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Epic Race – Act I: An Idea Worth $1,000,000 in Marketing…and Risk

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It’s time we talk about the Epic Race.

For the most part I’ve been silent on the subject. From my Colorado perch I’ve watch the idea unfold, the momentum build, and the critics rave. But I’ve also seen it almost completely backfire.

With the winners’ paperwork signed and sealed, I think it’s time to talk about what was good, what was bad, what went right, and, most importantly, what went wrong.

A Risky Proposition
On the surface, the Epic Race was a brilliant idea.

By requiring significant travel, only a certain demographic could participate. By requiring significant skiing, on a certain level of rider could make an attempt. By requiring significant content sharing, participants became brand advocates. These filters combined to turn a small, vocal slice of their most important market into loud and proud evangelists.

But if that reference to “significant travel” raised any red flags, it should. Because that is where the Epic Race is different from any other contest that resort marketing has ever seen.

Entry Costs vs Rewards vs Odds vs Skill
Every contest has an entry cost. Sometimes this cost is nothing more than 5 seconds of your life to move and click a mouse. Other times it’s hundreds of dollars (or more) for registration fees.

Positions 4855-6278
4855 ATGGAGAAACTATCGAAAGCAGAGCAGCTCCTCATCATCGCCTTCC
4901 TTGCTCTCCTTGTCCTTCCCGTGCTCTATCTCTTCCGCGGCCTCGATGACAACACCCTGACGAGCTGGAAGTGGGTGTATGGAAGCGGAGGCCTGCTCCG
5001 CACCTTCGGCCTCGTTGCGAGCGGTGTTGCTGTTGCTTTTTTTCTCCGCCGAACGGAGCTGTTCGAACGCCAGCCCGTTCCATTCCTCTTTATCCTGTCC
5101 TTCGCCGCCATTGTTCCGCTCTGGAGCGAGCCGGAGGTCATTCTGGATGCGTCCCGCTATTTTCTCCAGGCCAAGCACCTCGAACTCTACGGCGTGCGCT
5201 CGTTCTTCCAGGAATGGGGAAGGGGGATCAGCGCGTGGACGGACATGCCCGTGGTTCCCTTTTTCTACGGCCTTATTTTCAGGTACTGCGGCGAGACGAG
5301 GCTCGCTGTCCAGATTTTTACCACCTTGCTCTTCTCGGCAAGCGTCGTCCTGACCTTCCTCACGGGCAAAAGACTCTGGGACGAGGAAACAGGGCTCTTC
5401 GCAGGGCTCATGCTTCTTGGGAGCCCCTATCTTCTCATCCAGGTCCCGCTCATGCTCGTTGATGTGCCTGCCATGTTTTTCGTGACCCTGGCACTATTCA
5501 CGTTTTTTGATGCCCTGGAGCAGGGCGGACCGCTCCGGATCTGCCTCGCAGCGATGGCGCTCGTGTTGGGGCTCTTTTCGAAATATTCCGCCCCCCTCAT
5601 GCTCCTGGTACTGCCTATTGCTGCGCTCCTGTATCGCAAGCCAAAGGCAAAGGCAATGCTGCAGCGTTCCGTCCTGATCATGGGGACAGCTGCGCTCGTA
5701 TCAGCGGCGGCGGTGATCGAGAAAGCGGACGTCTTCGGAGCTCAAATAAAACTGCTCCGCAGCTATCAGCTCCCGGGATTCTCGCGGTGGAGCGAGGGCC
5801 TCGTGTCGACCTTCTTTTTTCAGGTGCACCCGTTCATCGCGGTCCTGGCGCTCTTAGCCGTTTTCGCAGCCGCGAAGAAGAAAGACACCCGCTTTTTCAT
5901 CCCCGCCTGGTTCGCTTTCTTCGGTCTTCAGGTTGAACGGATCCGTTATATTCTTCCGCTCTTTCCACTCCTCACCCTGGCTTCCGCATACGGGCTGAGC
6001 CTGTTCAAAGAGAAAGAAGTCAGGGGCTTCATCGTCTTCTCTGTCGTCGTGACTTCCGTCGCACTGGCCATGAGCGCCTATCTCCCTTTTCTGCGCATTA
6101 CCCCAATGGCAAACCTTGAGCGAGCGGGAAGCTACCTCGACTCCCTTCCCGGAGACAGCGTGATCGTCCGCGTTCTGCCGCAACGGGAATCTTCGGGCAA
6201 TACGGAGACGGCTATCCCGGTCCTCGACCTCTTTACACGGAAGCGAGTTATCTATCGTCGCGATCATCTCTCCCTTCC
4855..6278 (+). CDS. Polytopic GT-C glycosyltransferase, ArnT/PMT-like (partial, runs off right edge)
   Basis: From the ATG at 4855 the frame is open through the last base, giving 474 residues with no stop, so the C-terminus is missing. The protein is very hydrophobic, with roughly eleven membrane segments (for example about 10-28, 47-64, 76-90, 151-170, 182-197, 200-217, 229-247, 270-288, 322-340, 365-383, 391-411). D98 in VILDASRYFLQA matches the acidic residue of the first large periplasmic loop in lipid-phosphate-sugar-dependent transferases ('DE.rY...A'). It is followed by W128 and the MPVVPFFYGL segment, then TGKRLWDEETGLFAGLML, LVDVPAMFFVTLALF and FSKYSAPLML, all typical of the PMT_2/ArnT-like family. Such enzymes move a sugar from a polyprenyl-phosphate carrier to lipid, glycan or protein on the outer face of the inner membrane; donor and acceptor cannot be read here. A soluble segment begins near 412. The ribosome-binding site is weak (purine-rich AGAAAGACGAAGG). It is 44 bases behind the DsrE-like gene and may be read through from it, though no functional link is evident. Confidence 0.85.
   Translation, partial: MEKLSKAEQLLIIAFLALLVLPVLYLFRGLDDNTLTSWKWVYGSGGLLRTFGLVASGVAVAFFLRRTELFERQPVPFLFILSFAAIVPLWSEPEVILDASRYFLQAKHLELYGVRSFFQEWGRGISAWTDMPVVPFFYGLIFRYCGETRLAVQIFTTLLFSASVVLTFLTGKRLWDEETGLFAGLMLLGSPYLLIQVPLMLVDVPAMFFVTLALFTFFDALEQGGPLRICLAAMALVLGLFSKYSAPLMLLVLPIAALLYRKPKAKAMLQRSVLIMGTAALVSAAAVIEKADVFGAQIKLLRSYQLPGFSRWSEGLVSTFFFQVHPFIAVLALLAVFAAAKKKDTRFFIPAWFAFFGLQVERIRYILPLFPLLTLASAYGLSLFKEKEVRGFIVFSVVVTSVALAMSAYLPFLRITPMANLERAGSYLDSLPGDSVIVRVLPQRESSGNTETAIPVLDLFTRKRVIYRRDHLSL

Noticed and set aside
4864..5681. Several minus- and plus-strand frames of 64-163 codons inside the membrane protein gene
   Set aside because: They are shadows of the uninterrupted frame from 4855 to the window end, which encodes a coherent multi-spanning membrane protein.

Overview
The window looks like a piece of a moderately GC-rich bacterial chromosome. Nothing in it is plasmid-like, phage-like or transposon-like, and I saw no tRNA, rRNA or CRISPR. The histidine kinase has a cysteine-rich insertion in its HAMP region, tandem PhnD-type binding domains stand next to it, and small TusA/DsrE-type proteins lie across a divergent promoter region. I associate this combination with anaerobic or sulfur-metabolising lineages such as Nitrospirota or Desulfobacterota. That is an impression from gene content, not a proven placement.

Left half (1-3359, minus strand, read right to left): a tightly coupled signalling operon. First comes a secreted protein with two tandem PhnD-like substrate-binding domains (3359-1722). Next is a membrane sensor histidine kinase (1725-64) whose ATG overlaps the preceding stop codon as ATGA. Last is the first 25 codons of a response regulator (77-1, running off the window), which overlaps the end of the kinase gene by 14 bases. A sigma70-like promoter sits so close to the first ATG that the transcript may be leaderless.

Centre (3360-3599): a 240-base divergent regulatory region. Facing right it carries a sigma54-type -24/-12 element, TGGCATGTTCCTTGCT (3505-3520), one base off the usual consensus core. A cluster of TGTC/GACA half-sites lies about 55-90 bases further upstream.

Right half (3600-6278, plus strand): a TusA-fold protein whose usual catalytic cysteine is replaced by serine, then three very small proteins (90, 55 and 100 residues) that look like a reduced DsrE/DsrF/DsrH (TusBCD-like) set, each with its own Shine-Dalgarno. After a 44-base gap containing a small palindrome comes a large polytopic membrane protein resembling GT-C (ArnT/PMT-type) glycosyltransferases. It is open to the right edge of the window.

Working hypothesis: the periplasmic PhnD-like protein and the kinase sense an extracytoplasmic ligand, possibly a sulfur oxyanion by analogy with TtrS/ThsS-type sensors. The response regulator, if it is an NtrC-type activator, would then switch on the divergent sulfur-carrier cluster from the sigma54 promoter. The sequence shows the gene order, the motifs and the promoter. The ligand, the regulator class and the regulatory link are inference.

But choosing to enter the contest depends on both the cost and the likelihood of a desired result. If the cost of entry is $1, the reward is worth $5, and the odds are 50/50, you’d be foolish not to try.

But if the cost is $1, reward is worth $5 and the adds are 1:10,000, it’ll be tough to find any takers.

The Epic Race took this example to the extreme. Not counting time, each racer’s travel added up to about $5,000 (over $1,000,000 across all participants), the reward was worth around $30,000/each ($300,000 total), and the odds of winning were, on paper, 1:20 (10 winners, over 200 participants).

The X Factor
But that’s like saying a team in the NCAA Tournament has a 1:64 chance in winning which is absurd for a 16 seed. March Madness odds, like Epic Race odds, have an x-factor in the skill of the participants. It takes some of the perceived “chance” out of the equation.

Combine these elements and you find yourself leaning heaving on yet another factor: rules.

The shiny reward for Vail in the distance – brand advocacy (for life) from their best customers – was enough to deal with extremely high entry costs, big rewards, stiff odds, individual skill, and very detailed rules to keep such a perfect storm in check.

As we’ll see on Wednesday, it all started off well enough.

About Gregg & SlopeFillers
I've had more first-time visitors lately, so adding a quick "about" section. I started SlopeFillers in 2010 with the simple goal of sharing great resort marketing strategies. Today I run marketing for resort ecommerce and CRM provider Inntopia, my home mountain is the lovely Nordic Valley, and my favorite marketing campaign remains the Ski Utah TV show that sold me on skiing as a kid in the 90s.

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